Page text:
In 1967 a county Cork farmer wrote to the Sunday Independent (Dublin) to express his hope that the Gaelic Athletic Association (G.A.A.) would ban women from attending the upcoming All-Ireland finals. The G.A.A is a male-only organisation, he argued, and the presence of women at Croke Park would take up ‘valuable space’. His letter generated many outraged responses from both men and women, all arguing against his opinion and illustrating that women played a vital role within the sporting community—whether as supporters, sandwich-makers or jersey-washers. The responses highlighted how people in Ireland were reconsidering the role of women in the public sphere more generally in the late 1960s. The emergence of ladies’ Gaelic football as a ‘serious’ sport for women in the 1970s is reflective of this changing society. Current Irish sports historiography is considerably lacking in its examination of the space women occupied in modern sport in Ireland. This piece will draw on newspapers and archival material to examine the emergence of what came to be known as ladies’ Gaelic football in the late 1960s and early 1970s and to analyse the debates about the changing position of women in sport and society at this time. In so doing, this piece will aim to bring the historiography of women in Irish society in conversation with the growing historiography on sport in Ireland.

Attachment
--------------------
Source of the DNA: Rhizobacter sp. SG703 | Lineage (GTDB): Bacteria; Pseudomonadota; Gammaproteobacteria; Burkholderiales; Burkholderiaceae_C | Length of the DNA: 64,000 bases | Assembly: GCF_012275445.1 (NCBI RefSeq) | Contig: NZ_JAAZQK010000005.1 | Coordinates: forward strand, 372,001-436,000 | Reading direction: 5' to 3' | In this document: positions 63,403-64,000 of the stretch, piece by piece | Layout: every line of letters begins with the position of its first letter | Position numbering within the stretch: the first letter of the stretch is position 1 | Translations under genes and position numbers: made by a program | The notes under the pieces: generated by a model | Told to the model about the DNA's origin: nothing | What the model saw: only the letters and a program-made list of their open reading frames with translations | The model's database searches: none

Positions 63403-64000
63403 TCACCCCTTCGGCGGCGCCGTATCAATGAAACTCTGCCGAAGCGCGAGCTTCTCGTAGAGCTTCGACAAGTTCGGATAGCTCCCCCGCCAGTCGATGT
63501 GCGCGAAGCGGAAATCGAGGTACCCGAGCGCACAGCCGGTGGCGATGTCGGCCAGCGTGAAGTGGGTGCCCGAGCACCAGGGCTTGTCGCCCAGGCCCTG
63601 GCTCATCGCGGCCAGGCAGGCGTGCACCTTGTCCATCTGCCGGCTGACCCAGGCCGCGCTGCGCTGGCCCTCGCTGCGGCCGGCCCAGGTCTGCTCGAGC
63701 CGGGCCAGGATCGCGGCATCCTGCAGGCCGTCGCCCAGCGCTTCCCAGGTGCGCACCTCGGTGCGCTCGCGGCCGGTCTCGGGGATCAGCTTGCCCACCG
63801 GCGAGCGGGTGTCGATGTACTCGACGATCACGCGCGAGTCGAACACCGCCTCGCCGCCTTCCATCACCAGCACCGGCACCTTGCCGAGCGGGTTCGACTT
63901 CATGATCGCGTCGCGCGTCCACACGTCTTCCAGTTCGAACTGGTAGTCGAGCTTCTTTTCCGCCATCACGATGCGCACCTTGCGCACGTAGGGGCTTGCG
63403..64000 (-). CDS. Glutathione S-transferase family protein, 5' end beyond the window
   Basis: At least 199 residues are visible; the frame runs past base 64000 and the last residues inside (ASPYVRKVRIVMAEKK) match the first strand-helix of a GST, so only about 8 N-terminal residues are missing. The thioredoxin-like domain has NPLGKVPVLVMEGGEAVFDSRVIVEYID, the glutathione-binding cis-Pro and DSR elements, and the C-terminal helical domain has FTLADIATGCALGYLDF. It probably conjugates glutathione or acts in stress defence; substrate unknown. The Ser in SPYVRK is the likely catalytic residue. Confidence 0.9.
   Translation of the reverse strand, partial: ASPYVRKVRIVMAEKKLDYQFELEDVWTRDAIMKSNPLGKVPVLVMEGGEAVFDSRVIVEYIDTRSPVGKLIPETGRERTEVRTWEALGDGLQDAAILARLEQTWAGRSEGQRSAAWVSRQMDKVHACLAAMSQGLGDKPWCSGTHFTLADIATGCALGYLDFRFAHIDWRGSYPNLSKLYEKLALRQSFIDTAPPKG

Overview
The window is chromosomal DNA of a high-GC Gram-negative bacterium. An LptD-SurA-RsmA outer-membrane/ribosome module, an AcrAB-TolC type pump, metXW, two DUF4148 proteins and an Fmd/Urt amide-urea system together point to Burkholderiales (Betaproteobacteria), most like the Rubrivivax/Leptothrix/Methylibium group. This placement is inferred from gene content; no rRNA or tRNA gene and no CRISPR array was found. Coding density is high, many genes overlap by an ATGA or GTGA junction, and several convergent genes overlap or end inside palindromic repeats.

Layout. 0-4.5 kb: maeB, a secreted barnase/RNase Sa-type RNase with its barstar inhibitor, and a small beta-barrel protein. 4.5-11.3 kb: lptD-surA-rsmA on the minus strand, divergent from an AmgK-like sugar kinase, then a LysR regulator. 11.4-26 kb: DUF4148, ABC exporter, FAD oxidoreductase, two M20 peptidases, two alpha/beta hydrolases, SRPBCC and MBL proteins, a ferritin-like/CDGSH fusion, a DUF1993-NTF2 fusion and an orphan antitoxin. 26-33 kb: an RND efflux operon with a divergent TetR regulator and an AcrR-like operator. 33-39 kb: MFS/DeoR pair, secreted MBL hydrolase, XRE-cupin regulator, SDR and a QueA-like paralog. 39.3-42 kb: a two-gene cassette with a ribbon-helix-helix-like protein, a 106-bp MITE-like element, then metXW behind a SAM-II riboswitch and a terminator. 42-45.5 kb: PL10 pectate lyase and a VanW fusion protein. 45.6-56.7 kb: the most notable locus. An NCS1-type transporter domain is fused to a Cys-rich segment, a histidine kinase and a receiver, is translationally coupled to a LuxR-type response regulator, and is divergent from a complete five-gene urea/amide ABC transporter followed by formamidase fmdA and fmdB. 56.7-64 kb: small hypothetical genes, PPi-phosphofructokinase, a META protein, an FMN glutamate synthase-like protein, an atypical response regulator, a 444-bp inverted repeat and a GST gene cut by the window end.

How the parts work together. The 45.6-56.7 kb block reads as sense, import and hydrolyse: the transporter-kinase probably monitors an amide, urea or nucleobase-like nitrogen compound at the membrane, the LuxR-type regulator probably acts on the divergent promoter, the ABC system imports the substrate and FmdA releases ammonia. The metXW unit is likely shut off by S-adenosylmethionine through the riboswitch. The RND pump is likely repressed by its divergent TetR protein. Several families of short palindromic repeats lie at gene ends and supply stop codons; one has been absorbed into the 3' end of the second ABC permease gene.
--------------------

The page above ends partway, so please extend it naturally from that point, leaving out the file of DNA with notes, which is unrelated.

Keywords: Women’s sports, Ladies’ Gaelic football, Ladies’ Gaelic Football Association, Irish society
How to Cite:
Kilgallon H., (2021) “From Novelty Act to National Association: The Emergence of Ladies’ Gaelic Football in the 1970s”, Studies in Arts and Humanities 7(1), p.113-130. doi: https://doi.org/10.18193/sah.v7i1.204